Myth 15: Marginal Gains

‘Marginal gains’ are the latest buzzword in cycling. The idea is that many tiny improvements can add up to make a meaningful difference. Make 10 changes that each save 3 Watts, and you’ll have gained 30 Watts…

Think of Greg LeMond winning the 1989 Tour de France by eight seconds… If the second-placed rider, Laurent Fignon, had used ceramic bearings, he might have won that year.

Chasing these marginal gains, cyclists put bigger pulleys into their derailleurs to reduce the bending of the chain and make other tiny improvements.

Marginal gains may be appealing when you feel that they are all that is left, after you’ve optimized everything else on the bike. And yet most riders still can make major improvements that will outweigh the sum of all the marginal gains. Here are two examples:

  • Switching to truly fast tires gives you the biggest edge. We are talking 5% in speed gain when compared to most racing tires – more if you currently ride stiffer gravel or touring tires.
  • Getting a frame that ‘planes’ and gets in tune with your pedal stroke can increase your power output by 5% or more.

Even Greg LeMond won the ’89 Tour not because of marginal gains, but because his aerobars reduced his wind resistance by at least 10% compared to Fignon’s traditional bike.

Aerodynamics enable you to go faster without spending any money: Get into the aero tuck on downhills, and you’ll reduce your air resistance by about 30%. Not only will you go faster on the downhill, but you’ll coast further on the flat (or up the next hill), before your speed drops back to where pedaling is faster than coasting. Coasting more allows you to pedal harder the rest of the time. This is one of the secrets behind riding fast across rolling terrain.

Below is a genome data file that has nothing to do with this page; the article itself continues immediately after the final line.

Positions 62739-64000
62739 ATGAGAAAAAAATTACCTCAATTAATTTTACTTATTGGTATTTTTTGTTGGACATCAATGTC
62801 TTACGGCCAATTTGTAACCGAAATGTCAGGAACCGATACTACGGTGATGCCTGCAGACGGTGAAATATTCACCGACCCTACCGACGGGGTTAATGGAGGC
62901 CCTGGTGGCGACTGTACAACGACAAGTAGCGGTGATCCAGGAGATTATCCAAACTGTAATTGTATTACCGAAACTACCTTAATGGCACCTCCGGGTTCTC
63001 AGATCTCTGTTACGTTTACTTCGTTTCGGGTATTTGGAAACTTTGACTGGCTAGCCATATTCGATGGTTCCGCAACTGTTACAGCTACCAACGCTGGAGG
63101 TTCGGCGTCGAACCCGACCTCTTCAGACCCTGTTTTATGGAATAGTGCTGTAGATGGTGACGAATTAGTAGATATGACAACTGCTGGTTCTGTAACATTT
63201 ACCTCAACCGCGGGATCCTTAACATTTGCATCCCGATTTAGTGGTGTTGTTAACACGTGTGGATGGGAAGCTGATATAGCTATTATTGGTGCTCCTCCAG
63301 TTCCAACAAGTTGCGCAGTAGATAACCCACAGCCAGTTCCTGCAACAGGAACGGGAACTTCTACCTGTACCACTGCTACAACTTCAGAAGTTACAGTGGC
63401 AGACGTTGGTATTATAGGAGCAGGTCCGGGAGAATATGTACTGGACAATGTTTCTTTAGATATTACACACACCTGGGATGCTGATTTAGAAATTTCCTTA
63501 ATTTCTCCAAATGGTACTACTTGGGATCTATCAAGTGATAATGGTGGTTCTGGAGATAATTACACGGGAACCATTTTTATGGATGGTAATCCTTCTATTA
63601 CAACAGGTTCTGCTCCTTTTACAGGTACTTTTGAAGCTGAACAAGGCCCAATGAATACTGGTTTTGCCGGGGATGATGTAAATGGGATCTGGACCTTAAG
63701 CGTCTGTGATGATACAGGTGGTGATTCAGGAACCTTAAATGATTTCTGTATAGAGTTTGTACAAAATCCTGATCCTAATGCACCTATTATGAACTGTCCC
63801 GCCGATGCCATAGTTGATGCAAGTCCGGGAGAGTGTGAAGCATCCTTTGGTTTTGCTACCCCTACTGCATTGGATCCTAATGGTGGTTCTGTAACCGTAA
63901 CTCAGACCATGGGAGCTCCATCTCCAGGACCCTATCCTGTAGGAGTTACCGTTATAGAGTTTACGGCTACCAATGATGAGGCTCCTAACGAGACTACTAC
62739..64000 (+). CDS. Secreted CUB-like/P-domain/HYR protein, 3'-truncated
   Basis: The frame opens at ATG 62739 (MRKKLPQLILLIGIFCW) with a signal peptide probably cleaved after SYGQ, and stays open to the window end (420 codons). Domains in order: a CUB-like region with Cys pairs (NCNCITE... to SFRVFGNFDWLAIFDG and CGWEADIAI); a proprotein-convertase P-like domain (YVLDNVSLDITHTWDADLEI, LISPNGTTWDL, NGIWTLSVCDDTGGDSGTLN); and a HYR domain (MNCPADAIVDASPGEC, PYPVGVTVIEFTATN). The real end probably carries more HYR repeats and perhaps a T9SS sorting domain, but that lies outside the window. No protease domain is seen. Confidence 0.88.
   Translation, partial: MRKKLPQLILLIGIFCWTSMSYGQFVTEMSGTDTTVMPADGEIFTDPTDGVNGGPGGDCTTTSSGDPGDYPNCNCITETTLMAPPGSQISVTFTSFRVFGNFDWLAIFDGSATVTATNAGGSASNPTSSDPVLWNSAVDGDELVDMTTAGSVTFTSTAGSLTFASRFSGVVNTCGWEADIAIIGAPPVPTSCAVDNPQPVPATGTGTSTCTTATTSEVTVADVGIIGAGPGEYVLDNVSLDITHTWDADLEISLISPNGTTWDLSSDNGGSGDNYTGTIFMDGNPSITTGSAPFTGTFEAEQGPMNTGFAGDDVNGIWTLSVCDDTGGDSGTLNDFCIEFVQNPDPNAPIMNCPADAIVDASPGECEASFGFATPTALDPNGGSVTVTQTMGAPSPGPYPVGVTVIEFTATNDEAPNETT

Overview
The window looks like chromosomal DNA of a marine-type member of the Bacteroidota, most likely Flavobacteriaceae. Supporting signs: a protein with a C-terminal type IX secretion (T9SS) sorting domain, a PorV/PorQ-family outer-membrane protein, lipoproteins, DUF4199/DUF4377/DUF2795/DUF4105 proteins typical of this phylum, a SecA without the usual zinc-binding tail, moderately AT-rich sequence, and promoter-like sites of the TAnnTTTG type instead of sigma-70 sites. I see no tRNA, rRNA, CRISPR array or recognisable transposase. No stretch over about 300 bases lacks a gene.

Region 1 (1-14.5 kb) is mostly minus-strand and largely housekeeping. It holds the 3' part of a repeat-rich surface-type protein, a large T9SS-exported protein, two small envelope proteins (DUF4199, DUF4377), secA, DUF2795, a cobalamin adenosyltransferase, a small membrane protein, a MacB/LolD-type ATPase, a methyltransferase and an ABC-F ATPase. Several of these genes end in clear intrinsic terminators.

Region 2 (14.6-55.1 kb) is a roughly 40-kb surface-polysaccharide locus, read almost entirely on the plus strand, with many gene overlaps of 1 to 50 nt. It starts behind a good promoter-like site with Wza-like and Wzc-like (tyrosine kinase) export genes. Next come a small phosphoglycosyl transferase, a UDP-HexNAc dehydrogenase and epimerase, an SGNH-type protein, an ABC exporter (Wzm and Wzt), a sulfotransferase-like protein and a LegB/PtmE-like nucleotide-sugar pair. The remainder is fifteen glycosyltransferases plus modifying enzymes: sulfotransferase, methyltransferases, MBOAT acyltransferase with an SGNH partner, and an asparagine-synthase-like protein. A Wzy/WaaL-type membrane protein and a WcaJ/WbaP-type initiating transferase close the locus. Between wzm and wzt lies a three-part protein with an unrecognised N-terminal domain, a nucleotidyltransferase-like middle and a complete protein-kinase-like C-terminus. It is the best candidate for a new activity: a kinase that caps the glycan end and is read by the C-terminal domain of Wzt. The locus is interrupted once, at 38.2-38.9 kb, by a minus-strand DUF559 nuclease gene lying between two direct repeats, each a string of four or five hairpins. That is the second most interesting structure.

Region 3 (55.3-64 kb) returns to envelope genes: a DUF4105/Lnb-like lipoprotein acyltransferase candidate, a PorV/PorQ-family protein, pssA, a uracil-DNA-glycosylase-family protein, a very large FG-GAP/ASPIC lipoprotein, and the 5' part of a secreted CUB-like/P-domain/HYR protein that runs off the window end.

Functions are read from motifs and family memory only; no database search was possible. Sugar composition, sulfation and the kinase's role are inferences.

There are other gains that we may consider marginal, but each will make a bigger difference than just a few Watts:

  • A fork that absorbs ‘road buzz’ can save 20-30 Watts on smooth roads by reducing the suspension losses, yet most modern forks are stiff and absorb little shock (above).
  • Wide handlebars increase our air resistance. Some pros use ultra-narrow bars, but even going from 44 to 42 cm bars will make a difference.
  • When we optimize the aero tuck, our knees touch the top tube. Modern frames have wide top tubes, which means that our knees can’t get as close together. Modern cranks put our feet further outward. Both increase our frontal area. It’s probably the reason why BQ’s carbon test bikes descend slower in the aero tuck than our randonneur bikes.
  • Cogs smaller than 14 teeth significantly increase a drivetrain’s resistance, because the upper chain run is under load. By comparison, there is almost no load on the lower chain run, so the savings from extra-large derailleur pulleys are much smaller.